Are Judges Like Umpires? Political Affiliation and Corporate Prosecutions

By | February 27, 2020

Courtesy of Todd A. Gormley, Mahsa Kaviani, and Hosein Maleki

The outcomes of corporate prosecutions can devastate even the largest multinational corporations and set long-lasting judicial precedents that affect how businesses operate.  For example, the 2002 guilty verdict against Arthur Andersen (AA), one of the “Big 5” accounting firms with over 28,000 employees, resulted in the loss of AA’s license to act as a certified public accountant. Earlier, the New York Central and Hudson River Railroad v. United States ruling of 1909 established that corporations are responsible for the actions of their employees.

Increases in the average fines imposed by judges,from about $500 Million in the 1990s to over $4.5 billion in recent years, can also shift companies’ priorities, particularly if these changes are concentrated among certain types of crimes (e.g., the violation of labor regulations).  In our study, titled “Are Judges Like Umpires? Political Affiliation and Corporate Prosecutions”, we assess whether the political affiliation of judges influences the outcomes of corporate prosecutions and the monetary penalties imposed on companies.

Although concerns about judicial bias tend to focus on social issues such as abortion and guns, judicial political affiliations could also be important for corporate criminal prosecutions and the broader economy. For example, if Republican judges are more likely to view the hiring of illegal workers as an essential legal violation, the average outcome and resulting precedents of corporate immigration cases could be influenced by the recent increase in Republican-appointed judges.  Likewise, if Democrat-appointed judges are more likely to view the protection of the environment as vital, the outcomes of cases involving corporate pollution could shift as well.  Any such shift in the expected penalties for violating various regulations (e.g., immigration and pollution laws) could then influence how companies operate (e.g., by changing firms’ hiring practices or investment choices).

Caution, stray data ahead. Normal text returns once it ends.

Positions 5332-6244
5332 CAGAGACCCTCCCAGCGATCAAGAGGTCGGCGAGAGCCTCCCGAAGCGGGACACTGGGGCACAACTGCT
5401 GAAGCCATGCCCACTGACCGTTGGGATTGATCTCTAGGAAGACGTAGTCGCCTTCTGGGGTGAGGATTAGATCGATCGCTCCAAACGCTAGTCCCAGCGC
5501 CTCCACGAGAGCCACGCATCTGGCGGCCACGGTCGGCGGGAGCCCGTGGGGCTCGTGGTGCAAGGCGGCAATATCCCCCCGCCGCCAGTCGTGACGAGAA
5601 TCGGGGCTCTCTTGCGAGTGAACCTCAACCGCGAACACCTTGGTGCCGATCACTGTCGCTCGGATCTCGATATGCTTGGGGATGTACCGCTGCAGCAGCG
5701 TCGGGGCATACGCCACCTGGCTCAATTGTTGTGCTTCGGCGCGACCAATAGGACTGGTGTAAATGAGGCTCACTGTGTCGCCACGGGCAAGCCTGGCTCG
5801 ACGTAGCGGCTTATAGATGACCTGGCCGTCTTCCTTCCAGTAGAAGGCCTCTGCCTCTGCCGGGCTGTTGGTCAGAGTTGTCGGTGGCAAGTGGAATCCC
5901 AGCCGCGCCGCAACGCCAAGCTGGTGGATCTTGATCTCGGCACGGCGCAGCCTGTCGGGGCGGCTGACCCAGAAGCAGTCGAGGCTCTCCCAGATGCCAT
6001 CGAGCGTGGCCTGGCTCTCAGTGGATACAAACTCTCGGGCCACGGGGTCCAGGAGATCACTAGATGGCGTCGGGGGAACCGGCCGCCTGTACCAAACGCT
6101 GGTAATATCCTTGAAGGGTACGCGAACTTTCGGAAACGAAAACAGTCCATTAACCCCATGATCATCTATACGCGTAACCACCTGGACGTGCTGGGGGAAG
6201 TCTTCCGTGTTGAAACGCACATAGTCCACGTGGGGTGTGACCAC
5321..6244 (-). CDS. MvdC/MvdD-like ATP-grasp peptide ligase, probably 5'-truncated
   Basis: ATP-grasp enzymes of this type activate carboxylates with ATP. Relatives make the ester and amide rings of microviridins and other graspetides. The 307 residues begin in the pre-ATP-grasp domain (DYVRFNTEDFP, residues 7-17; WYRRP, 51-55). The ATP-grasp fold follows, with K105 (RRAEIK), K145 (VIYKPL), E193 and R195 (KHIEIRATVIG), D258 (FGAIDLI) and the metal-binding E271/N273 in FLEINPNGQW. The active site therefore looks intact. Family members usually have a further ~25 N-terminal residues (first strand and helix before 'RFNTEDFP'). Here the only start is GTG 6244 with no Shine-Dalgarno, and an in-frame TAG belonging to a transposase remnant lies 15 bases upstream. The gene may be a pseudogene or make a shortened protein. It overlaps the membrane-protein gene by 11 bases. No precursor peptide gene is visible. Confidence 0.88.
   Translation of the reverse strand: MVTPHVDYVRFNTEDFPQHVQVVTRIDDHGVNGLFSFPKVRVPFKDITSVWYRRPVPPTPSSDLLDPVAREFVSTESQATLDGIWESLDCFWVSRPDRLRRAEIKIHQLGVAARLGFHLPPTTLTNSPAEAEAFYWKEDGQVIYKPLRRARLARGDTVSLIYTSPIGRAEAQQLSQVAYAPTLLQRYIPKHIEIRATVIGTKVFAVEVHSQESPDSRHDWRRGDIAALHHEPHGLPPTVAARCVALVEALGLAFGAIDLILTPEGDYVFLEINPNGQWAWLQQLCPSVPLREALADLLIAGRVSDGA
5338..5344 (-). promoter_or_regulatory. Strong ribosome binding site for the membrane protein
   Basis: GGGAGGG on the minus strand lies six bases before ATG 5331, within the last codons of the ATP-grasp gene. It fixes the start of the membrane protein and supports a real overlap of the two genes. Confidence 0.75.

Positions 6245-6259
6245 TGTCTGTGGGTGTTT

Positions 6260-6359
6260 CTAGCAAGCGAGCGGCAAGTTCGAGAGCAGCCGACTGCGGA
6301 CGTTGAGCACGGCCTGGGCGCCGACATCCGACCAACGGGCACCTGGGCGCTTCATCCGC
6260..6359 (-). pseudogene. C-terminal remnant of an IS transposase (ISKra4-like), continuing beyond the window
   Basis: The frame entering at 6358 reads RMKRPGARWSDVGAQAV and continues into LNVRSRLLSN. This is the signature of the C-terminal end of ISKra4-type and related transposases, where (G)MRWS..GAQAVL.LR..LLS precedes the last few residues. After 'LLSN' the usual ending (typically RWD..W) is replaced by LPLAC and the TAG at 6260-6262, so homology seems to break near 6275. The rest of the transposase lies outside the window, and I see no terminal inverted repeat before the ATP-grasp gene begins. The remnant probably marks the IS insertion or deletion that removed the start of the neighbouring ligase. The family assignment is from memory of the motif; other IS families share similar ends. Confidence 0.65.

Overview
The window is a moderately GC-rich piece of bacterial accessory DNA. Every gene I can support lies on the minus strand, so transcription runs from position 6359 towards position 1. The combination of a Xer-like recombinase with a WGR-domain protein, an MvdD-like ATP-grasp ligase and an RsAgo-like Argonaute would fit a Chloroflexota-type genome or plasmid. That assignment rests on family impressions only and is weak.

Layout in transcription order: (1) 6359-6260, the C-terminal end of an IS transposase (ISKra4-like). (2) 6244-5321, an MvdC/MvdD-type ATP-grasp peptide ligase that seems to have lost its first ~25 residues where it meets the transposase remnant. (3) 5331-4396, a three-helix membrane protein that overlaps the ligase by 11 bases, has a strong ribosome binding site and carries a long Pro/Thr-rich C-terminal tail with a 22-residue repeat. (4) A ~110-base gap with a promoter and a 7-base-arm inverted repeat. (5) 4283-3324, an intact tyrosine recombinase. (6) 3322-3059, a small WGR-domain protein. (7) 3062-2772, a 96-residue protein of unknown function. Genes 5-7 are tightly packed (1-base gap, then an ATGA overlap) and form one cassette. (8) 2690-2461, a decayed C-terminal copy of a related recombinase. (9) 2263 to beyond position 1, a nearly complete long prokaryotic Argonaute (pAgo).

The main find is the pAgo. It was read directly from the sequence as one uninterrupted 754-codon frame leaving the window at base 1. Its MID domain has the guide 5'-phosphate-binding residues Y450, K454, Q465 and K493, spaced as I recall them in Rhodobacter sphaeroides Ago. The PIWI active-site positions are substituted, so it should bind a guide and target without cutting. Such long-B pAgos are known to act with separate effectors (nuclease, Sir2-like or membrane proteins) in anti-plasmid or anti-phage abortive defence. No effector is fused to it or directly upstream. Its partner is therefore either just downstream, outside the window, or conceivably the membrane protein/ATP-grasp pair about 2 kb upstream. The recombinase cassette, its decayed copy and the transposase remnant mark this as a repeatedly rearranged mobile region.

To assess whether judicial political affiliations affect the outcomes of corporate prosecutions, we construct a novel dataset on federal corporate prosecutions and the political affiliation of federal judges.  We begin by using the Corporate Prosecutions Registry, which provides information on the universe of all federal criminal corporate prosecutions in the US from 1993 to 2018, and augment this dataset by extracting additional information from each case’s docket using Python.  Our data include information on the filing date, resolution date, underlying charges, outcomes (e.g., trial conviction, acquittal, plea deal, etc., and monetary damages assessed, if any), and most importantly, the judge’s name.  We then match each judge’s name to the political affiliation (Republican versus Democrat) of the president that nominated the judge.  This allows us to assess whether the political affiliation of US federal judges, as measured by the political affiliation of the appointing president, is associated with the outcome of cases they preside over.